Home health care equipment can help doctors who are working remotely make diagnoses, prescribe medications and create care plans for patients. Depending on the reason for a senior’s telehealth visit, it is a good idea to have in-home diagnostic equipment, such as a thermometer, a blood pressure monitor, a heart rate monitor, and a pulse oximeter handy during the appointment. This enables patients to provide physicians with up to date information about their vital signs like body temperature, blood pressure, heart rate and respiratory rate. Doctors can instruct patients on how to take their own measurements without this equipment as well.

Of course, a senior needs an electronic device with certain features and broadband internet access to take full advantage of telehealth services. A video-capable computer, smart phone or tablet is ideal for telemedicine, since it facilitates communication between health care providers and patients and provides doctors with valuable visual information that they cannot gather through a telephone conversation. However, in light of the coronavirus pandemic, the Centers for Medicare and Medicaid Services (CMS) have expanded coverage of telehealth services for Medicare beneficiaries who only have audio phones.

The technological requirements for telemedicine services are likely to be a barrier to access for some seniors, especially since many do not have suitable internet access at home. Although social distancing should still be a top priority for caregivers hoping to protect their aging loved ones, elders may need assistance seeking routine medical care during the coronavirus lockdown. For example, some telehealth programs are accessible directly in web browsers while others may require users to download mobile applications or video platforms to attend virtual appointments. Fortunately, a simple Google search will yield resources online that provide free technology training and tutorials for seniors who need help.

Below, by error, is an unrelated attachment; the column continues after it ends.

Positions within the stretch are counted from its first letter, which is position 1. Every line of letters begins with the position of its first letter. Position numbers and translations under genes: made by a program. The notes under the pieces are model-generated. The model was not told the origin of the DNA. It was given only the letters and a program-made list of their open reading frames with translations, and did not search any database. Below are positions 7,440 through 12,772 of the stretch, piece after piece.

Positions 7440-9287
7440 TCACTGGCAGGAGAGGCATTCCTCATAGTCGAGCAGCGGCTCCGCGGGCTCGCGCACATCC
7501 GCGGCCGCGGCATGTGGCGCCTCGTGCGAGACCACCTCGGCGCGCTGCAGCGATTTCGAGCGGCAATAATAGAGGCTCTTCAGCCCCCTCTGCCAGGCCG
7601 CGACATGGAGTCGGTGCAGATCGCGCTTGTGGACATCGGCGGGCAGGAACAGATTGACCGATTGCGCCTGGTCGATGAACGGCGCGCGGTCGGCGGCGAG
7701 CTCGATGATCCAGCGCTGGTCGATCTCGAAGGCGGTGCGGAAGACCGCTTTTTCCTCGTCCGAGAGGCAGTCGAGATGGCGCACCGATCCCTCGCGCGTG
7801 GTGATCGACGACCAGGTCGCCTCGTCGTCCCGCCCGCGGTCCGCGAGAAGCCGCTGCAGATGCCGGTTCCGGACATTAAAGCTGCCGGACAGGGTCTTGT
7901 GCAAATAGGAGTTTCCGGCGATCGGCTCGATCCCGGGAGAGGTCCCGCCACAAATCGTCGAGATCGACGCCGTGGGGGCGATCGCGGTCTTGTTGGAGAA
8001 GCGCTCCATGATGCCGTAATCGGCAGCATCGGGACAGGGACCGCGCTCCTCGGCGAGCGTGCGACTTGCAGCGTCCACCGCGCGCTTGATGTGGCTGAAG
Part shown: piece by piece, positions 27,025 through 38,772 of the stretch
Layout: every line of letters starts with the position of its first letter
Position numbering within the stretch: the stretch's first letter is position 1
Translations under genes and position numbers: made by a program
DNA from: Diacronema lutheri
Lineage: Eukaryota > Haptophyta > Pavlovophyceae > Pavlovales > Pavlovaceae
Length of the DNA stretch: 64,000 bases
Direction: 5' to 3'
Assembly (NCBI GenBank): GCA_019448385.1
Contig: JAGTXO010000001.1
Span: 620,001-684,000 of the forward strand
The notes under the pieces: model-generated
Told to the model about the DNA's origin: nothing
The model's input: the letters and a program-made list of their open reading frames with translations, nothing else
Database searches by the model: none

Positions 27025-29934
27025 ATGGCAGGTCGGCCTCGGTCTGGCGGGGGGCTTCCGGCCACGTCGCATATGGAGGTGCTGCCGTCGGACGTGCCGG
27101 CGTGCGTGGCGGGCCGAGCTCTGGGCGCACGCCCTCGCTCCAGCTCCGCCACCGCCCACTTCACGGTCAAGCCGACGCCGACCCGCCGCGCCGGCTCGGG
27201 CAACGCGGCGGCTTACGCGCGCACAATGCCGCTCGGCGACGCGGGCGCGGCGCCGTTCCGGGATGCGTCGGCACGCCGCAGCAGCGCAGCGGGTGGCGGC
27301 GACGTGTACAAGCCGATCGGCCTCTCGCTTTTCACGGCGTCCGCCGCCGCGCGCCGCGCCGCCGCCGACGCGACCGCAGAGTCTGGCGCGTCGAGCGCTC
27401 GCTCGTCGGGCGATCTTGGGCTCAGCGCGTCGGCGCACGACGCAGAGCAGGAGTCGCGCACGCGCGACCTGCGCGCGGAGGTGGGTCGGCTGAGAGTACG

In addition to scheduling and attending virtual appointments, access to technology can enable seniors to arrange for shipment or contactless delivery of prescription medications, groceries and other household supplies to further minimize their risk of getting sick. Videoconferencing applications and programs are great for combatting loneliness and helping seniors stay connected with friends and family while social distancing as well.


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How Much Does a Virtual Doctor’s Appointment Cost?

Another benefit of telemedicine is that remote appointments are often cheaper compared to in-person medical visits. A 2017 study found that the average cost of a telehealth visit was $79, although virtual mental health appointments with psychologists and psychiatrists tend to be more expensive.

Medicare only covered telehealth services in certain circumstances prior to the COVID-19 pandemic, but that has changed for the time being. In March, CMS temporarily expanded Medicare telehealth coverage for all beneficiaries to ensure seniors get the care they need while sheltering in place.

According to a CMS press release, Medicare telehealth visits, virtual check-ins and e-visits are covered for all Medicare Part B beneficiaries for the duration of the COVID-19 Public Health Emergency. Telehealth visits are considered the same as in-person visits and are billed as such, but seniors can receive these services in the safety of their homes, including nursing homes and assisted living facilities. Medicare coinsurance and deductibles still apply, but “the HHS Office of Inspector General (OIG) is providing flexibility for healthcare providers to reduce or waive cost-sharing for telehealth visits paid by federal healthcare programs.”